Cosmologist Michael Turner of the University of Chicago offered a Colloquium
talk on "The Big Questions in Cosmology" to kick off a three-day conference
last week celebrating the opening of Fermilab's new Particle Astrophysics
Center. The conference, "Fundamental Physics from Galaxy Clusters,"
highlighted the importance of upcoming experiments in areas ranging from
precision measurements to "wild speculation" on dark energy.
"There are two purposes of the workshop," said Fermilab Theoretical
Astrophysicist Jochen Weller, a presenter and member of the organizing
committee. "We want to inaugurate the Particle Astrophysics Center and show
the world that we are here. Also, we want to bring together experts in this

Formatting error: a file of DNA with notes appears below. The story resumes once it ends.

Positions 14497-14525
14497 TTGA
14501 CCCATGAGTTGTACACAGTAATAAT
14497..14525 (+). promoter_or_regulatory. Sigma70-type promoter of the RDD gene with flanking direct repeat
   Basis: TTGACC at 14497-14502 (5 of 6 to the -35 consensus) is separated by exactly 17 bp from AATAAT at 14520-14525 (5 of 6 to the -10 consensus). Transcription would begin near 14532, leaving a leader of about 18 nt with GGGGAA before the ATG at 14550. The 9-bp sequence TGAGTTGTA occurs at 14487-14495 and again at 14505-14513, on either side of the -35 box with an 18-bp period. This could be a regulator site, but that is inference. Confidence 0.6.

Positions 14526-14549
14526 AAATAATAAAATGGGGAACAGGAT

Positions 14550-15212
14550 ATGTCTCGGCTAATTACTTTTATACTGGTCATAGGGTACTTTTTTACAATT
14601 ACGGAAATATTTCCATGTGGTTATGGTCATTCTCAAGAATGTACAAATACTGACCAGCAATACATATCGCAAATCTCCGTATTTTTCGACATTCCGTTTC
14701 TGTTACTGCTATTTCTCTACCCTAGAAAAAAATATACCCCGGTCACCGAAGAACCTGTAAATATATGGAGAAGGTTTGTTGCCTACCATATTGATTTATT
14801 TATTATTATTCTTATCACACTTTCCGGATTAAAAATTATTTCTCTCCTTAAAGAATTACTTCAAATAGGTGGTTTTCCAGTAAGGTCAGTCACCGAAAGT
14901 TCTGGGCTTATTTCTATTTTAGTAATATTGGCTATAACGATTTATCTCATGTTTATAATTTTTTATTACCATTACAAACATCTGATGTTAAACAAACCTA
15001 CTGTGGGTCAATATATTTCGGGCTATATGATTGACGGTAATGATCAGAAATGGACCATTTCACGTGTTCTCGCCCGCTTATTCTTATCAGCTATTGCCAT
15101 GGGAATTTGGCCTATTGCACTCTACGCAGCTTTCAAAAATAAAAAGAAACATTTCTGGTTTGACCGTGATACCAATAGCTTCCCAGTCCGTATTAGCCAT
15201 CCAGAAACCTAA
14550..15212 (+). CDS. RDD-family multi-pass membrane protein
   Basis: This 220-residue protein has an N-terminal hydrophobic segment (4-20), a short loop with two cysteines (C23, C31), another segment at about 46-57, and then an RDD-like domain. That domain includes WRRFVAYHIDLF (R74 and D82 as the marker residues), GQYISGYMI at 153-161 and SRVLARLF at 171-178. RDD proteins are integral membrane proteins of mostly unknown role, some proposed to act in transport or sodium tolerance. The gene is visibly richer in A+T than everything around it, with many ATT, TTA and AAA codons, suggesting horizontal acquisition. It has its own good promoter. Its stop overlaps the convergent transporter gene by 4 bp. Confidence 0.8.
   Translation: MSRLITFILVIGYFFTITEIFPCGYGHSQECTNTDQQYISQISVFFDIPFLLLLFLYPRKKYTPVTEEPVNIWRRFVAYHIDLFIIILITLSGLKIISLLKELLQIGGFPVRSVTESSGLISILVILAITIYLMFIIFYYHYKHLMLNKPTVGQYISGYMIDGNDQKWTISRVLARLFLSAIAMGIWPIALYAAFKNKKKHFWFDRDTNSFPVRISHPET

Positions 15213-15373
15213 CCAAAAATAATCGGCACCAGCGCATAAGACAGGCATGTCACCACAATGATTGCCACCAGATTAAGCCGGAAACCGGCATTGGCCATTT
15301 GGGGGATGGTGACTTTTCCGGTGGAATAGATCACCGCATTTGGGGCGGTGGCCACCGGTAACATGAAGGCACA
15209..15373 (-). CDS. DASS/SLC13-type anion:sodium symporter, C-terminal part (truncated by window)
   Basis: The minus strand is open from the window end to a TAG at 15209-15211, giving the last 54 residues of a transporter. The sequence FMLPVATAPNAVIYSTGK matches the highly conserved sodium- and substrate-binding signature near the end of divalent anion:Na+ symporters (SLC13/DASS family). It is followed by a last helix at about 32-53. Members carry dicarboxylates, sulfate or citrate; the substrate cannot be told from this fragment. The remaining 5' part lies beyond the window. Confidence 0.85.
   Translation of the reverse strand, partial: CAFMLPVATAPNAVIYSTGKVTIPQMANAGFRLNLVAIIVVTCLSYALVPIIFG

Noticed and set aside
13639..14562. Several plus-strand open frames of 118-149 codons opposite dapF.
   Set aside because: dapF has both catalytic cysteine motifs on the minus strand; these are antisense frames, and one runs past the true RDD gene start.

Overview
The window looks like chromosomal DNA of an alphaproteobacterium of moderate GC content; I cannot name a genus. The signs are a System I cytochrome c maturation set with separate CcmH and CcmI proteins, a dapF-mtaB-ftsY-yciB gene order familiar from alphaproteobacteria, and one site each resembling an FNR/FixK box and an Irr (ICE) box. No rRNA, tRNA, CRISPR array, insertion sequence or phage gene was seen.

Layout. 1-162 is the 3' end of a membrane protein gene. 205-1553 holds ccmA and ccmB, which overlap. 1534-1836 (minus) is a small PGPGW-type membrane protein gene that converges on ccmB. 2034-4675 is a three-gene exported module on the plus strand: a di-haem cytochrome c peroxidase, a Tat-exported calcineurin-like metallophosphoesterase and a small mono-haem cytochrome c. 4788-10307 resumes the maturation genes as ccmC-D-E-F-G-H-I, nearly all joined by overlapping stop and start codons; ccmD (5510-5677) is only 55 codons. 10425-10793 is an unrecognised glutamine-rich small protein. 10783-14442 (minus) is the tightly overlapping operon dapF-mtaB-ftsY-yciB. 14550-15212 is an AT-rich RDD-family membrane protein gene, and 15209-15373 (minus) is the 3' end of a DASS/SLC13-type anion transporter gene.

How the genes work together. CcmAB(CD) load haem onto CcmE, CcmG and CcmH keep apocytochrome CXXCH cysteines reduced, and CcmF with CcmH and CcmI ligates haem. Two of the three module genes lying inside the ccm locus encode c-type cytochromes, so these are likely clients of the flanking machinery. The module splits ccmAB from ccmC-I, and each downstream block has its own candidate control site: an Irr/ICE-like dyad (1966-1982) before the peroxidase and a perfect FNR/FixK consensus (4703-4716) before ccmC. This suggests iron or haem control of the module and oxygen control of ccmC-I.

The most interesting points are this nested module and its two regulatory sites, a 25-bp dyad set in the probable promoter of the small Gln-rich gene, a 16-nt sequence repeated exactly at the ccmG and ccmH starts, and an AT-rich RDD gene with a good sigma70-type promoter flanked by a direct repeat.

field and create a forum for discussion."
Turner, Assistant Director for Mathematical and Physical Sciences at the
National Science Foundation, delivered a comprehensive summary of the many
unknowns in astrophysics, including the challenges involved with getting
accurate measurements of cosmological parameters through upcoming
experiments. On Thursday morning, Fermilab director Mike Witherell and the
new Particle Astrophysics Center director Rocky Kolb addressed the more than
150 conference attendees, many of them students, and emphasized the
importance of collaboration. "The upcoming projects are beyond the scope of
a single university, or even a group of universities," Kolb said.
Astrophysicists from many countries spoke about how studying galaxy clusters
could help tighten the parameters for the equation of state, with data
collected by a variety of surveys from collaborations around the world.
"Fermilab is involved in various proposals which try to probe dark energy by
observing galaxy clusters through a variety of methods," said Weller. "Right
now, our theories of dark energy are wild speculation. We need experimental
data to guide our theoretical models."